Mammalian FABP genes generally consist of four exons and some are dispersed on a single chromosome in humans, rats and mice [1,9]. The few studies on invertebrates show considerable variation in genomic organization of FABP genes, in aspects of size, exon and intron numbers [1,2]. For example, Caenorhabditis elegans expresses nine FABPs, also known as lipid binding proteins (LBP), and these mostly reside on different chromosomes. However, LBP-5 and LBP-6 are comprised of two exons and one intron and are positioned on chromosome I, suggesting that they might have arisen from tandem gene duplication.

Although FABPs share 20 to 70% identity at the amino acid level across and within invertebrate species, their tertiary structures are highly conserved, characterized by a cavity, formed by ten anti-parallel sheets and two helixes, that accommodates lipophilic compound(s), including fatty acids [2]. With a few exceptions, the residues related to ligand binding appear to be conserved in both invertebrate and vertebrate FABPs [9]. In the β-barrel cavity, the bound fatty acid(s) interacts with some residues Arg…Arg-x-Tyr, the so-called P2 motif. Moreover, Phe residues on the first helix and Ala/Pro-Asp in the turn between βE and βF are also critical for binding affinity in FABPs [10].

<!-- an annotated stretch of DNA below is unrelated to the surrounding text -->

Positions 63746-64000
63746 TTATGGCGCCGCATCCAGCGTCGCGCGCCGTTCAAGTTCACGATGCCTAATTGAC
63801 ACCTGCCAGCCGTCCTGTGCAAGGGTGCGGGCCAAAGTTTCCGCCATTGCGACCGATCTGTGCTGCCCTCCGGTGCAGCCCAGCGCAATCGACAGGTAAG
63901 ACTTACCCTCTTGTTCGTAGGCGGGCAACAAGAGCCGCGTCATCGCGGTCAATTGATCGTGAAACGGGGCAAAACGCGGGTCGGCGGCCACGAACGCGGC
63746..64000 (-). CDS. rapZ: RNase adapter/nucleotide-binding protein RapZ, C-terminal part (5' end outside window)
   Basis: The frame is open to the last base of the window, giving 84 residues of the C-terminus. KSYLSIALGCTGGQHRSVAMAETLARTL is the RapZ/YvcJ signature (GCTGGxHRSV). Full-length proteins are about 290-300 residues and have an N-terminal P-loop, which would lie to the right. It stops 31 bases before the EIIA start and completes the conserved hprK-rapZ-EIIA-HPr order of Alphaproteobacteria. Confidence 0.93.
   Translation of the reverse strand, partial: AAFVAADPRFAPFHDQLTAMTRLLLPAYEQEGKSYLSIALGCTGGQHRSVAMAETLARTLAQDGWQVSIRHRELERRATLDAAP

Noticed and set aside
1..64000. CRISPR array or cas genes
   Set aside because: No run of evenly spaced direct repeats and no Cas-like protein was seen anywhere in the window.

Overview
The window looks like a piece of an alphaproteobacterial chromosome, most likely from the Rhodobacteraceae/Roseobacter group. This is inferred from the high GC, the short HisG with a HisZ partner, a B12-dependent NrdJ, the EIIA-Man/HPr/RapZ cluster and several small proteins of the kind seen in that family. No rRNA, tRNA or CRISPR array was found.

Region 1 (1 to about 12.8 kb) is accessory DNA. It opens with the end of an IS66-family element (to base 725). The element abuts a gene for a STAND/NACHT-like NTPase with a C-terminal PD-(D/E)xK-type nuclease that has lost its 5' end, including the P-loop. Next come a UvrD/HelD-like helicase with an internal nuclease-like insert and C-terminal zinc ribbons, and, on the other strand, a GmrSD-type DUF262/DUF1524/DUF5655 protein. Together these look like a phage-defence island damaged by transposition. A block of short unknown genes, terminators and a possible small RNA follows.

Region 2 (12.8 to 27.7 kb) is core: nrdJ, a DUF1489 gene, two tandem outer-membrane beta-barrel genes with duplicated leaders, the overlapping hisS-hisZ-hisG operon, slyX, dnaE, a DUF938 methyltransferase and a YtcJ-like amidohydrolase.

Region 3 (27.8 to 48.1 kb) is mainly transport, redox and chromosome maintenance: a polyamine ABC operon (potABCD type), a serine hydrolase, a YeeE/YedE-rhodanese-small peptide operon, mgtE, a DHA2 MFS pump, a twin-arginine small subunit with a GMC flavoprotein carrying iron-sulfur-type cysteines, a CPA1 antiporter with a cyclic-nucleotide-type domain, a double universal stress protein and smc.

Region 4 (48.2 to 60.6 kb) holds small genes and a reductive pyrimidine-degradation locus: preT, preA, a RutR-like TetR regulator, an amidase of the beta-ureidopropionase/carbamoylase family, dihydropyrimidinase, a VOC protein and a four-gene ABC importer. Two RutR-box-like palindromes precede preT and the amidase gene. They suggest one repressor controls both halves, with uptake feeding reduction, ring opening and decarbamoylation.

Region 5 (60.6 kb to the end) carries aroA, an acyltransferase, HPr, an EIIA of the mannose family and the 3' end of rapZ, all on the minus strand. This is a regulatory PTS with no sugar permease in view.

The systematic and genome-wide investigation of invertebrate FABP genes remains in its infancy. With availability of the complete genomes and transcriptome data for an increasing number of species, it is feasible to explore their genomic organization and post-transcriptional splicing paradigms. We have investigated gene organization and post-transcriptional modification of FABPs across 34 invertebrate species from 8 phyla (including lower chordates). Additionally, we have shown that an increase in gene copy numbers followed by divergence, as well as alternative splicing, are likely to be the mechanisms responsible for functional expansion and diversity of FABPs in invertebrate species.

Materials and Methods

Identification and annotation of FABP genes